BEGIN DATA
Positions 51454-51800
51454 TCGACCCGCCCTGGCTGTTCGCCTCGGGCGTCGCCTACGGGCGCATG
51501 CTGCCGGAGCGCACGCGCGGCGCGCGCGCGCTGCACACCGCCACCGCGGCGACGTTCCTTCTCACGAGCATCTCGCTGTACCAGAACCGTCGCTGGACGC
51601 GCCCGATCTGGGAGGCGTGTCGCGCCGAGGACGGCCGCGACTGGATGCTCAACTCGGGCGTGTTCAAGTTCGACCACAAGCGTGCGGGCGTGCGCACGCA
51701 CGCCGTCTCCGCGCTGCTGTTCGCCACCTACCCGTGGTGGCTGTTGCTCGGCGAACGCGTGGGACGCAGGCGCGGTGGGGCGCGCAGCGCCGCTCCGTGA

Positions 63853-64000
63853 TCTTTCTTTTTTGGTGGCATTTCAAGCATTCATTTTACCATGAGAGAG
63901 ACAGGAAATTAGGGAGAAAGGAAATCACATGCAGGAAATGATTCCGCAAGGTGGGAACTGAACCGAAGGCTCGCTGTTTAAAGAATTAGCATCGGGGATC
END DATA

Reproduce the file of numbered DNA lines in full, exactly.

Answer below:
Positions 51454-51800
51454 TCGACCCGCCCTGGCTGTTCGCCTCGGGCGTCGCCTACGGGCGCATG
51501 CTGCCGGAGCGCACGCGCGGCGCGCGCGCGCTGCACACCGCCACCGCGGCGACGTTCCTTCTCACGAGCATCTCGCTGTACCAGAACCGTCGCTGGACGC
51601 GCCCGATCTGGGAGGCGTGTCGCGCCGAGGACGGCCGCGACTGGATGCTCAACTCGGGCGTGTTCAAGTTCGACCACAAGCGTGCGGGCGTGCGCACGCA
51701 CGCCGTCTCCGCGCTGCTGTTCGCCACCTACCCGTGGTGGCTGTTGCTCGGCGAACGCGTGGGACGCAGGCGCGGTGGGGCGCGCAGCGCCGCTCCGTGA

Positions 63853-64000
63853 TCTTTCTTTTTTGGTGGCATTTCAAGCATTCATTTTACCATGAGAGAG
63901 ACAGGAAATTAGGGAGAAAGGAAATCACATGCAGGAAATGATTCCGCAAGGTGGGAACTGAACCGAAGGCTCGCTGTTTAAAGAATTAGCATCGGGGATC